Pilot's fate unknown in fighter jet crash
by Alan Suderman, Associated Press
August 27, 2014 04:44 PM | 454 views | 0 0 comments | 4 4 recommendations | email to a friend | print
A search helicopter lands close to the scene where an Air Force F-15C fighter jet based in Massachusetts crashed near Deerfield, Va., on Wednesday, Aug. 27, 2014. The jet was on a standard training exercise to receive a system upgrade and had no munition onboard, said Maj. Matthew Mutti, from Barnes Air National Guard Base. Officials said the pilot's status was unknown. (AP Photo/The Staunton News Leader, Griffin Moores)
A search helicopter lands close to the scene where an Air Force F-15C fighter jet based in Massachusetts crashed near Deerfield, Va., on Wednesday, Aug. 27, 2014. The jet was on a standard training exercise to receive a system upgrade and had no munition onboard, said Maj. Matthew Mutti, from Barnes Air National Guard Base. Officials said the pilot's status was unknown. (AP Photo/The Staunton News Leader, Griffin Moores)
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This is an April 4, 1999, file photo, provided by the Department of Defense shows a US Air force F-15C jet. An Air Force F-15C fighter jet based in Massachusetts crashed in the mountains of western Virginia on Wednesday, Aug. 27, 2014. The jet was on a standard training exercise to receive a system upgrade and had no munition onboard, said Maj. Matthew Mutti, from Barnes Air National Guard Base. Officials said the pilot's status was unknown. (AP Photo/US Department of Defense)
This is an April 4, 1999, file photo, provided by the Department of Defense shows a US Air force F-15C jet. An Air Force F-15C fighter jet based in Massachusetts crashed in the mountains of western Virginia on Wednesday, Aug. 27, 2014. The jet was on a standard training exercise to receive a system upgrade and had no munition onboard, said Maj. Matthew Mutti, from Barnes Air National Guard Base. Officials said the pilot's status was unknown. (AP Photo/US Department of Defense)
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DEERFIELD, Va. (AP) — An experienced pilot on a standard maintenance mission was missing Wednesday after the flier's fighter jet crashed in the mountains of western Virginia, shaking residents but causing no injuries on the ground, military and law enforcement officials said.

The pilot of the single-seat F-15C reported an inflight emergency, then lost radio contact, authorities said. The pilot and jet are with the 104th Fighter Wing of the Massachusetts Air National Guard, officials there said.

It was unclear whether the pilot had ejected from the jet, Col. James Keefe said at a news conference in Westfield, Massachusetts, home of the fighter wing. He noted that all pilots received ejection training every six months.

The plane had no munition onboard and was headed to New Orleans for radar installation as part of routine maintenance, Keefe said.

Just before 9 a.m., residents near Deerfield — with a population of just 130 people, about 135 miles northwest of Richmond — say they heard a series of explosions-like booms.

"It's the loudest noise I've ever heard," 63-year-old Rebecca Shinaberry, who lives on a farm about two miles away, said. "(It) just shook the ground, and from my house we could just see a big plume of smoke."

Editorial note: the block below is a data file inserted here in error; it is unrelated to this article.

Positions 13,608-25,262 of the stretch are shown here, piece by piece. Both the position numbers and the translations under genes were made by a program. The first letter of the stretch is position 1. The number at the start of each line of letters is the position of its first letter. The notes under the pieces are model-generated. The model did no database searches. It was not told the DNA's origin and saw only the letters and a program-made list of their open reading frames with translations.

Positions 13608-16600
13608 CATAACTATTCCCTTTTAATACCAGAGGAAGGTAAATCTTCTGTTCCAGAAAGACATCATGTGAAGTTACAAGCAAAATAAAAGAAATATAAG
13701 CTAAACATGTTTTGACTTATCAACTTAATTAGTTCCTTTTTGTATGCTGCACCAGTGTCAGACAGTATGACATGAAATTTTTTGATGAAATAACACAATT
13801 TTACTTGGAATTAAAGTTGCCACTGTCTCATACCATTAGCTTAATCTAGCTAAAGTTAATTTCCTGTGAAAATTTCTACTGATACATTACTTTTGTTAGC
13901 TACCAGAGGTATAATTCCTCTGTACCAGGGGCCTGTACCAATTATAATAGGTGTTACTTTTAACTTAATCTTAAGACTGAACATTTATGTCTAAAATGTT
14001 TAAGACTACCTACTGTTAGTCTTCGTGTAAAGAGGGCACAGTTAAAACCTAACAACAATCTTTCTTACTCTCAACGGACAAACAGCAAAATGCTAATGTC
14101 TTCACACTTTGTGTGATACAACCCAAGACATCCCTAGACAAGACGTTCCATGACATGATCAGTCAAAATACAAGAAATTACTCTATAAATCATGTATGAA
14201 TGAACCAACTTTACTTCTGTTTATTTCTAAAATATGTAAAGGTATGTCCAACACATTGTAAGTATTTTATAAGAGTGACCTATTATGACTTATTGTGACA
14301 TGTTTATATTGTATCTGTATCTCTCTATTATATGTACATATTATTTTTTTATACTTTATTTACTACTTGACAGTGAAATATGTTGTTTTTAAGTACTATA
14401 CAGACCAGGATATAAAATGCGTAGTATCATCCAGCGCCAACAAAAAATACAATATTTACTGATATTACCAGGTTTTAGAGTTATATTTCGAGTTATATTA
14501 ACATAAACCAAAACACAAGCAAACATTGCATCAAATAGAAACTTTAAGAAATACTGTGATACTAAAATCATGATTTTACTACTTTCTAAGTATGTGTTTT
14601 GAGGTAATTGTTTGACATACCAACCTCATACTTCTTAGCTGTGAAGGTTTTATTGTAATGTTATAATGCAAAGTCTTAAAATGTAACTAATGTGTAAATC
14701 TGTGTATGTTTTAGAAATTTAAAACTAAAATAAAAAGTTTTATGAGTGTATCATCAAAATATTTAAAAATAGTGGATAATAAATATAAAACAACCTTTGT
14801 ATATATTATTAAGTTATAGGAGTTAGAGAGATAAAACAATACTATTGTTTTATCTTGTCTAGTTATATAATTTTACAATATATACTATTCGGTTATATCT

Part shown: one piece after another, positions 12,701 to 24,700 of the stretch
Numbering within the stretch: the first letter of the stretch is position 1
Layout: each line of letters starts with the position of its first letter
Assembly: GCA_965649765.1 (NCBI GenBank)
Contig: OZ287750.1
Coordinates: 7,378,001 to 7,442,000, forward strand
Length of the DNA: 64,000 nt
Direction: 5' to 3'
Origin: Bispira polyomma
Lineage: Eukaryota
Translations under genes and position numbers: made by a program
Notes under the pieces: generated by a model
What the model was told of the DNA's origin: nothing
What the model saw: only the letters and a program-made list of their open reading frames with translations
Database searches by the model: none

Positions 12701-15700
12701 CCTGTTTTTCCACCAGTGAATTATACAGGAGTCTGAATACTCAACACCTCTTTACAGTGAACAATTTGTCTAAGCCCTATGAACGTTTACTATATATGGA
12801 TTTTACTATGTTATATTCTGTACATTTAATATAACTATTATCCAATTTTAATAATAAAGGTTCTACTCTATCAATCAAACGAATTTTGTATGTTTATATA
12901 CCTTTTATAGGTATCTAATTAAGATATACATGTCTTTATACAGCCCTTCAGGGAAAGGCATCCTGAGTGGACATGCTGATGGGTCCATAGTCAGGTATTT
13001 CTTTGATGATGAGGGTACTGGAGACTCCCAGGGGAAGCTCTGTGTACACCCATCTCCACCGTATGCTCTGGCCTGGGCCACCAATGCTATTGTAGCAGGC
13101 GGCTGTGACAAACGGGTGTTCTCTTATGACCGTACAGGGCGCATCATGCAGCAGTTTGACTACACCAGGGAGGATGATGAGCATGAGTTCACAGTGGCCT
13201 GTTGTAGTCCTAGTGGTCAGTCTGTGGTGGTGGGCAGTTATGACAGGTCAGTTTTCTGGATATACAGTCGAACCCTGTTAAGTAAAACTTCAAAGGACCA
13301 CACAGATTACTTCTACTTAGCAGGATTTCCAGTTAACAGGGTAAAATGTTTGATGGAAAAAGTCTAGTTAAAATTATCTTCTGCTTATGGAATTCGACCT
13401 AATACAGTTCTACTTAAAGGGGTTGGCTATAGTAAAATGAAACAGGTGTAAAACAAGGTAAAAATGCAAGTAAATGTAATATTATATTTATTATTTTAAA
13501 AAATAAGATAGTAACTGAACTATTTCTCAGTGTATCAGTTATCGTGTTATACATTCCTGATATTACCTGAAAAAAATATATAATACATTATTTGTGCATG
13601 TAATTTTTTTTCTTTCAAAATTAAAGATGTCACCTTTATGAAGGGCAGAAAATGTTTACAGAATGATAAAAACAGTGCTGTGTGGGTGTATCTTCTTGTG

Turkey farmer A.D. Shinaberry said that from the first two booms, he thought a plane had broken the sound barrier. But 10 seconds later he heard a third boom — the crash, he said.

Then, "it was like a mushroom, black smoke came up," Shinaberry said.

From the smoke, Virginia State Police said, they located the crash site, in a heavily wooded but level area adjacent to a mountain in the George Washington National Forest.

A deep crater and a large debris field are on the site, and state police are searching, spokeswoman Corrine Geller said.

"It is probably five, six miles from the crash site to the nearest civilization," Keefe said. "It's deeply wooded, and a lot of hills and mountains."

"We are not going to speculate on what occurred or the status of the pilot," Keefe said. "We are hopeful that the pilot is OK."

He said the plane was flying about 30,000 to 40,000 feet — "pretty high" — when the pilot reported the emergency. Pilots are trained to release equipment when ejecting, Keefe said, so it was likely the pilot did not have a radio.

The area around Deerfield is rural with rocky, steep terrain. Authorities were gathered at a volunteer fire station outside the crash site. Next to the fire station, helicopters took off and landed to help in the search.

F-15s are maneuverable tactical fighters that can reach speeds up to 1,875 mph, according to the Air Force website. The F-15C Eagle entered the Air Force inventory in 1979 and costs nearly $30 million, the website says. The Air Force has nearly 250 F-15s.

Several F-15s have crashed over the past few years in various states. In at least one, the pilot ejected safely. Causes included failure of a support structure for the jet and pilot error.

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Associated Press writers Michael Felberbaum in Richmond, Brock Vergakis in Norfolk, and Stephen Singer in Westfield, Mass., contributed to this report.



Copyright 2014 The Associated Press. All rights reserved. This material may not be published, broadcast, rewritten or redistributed.



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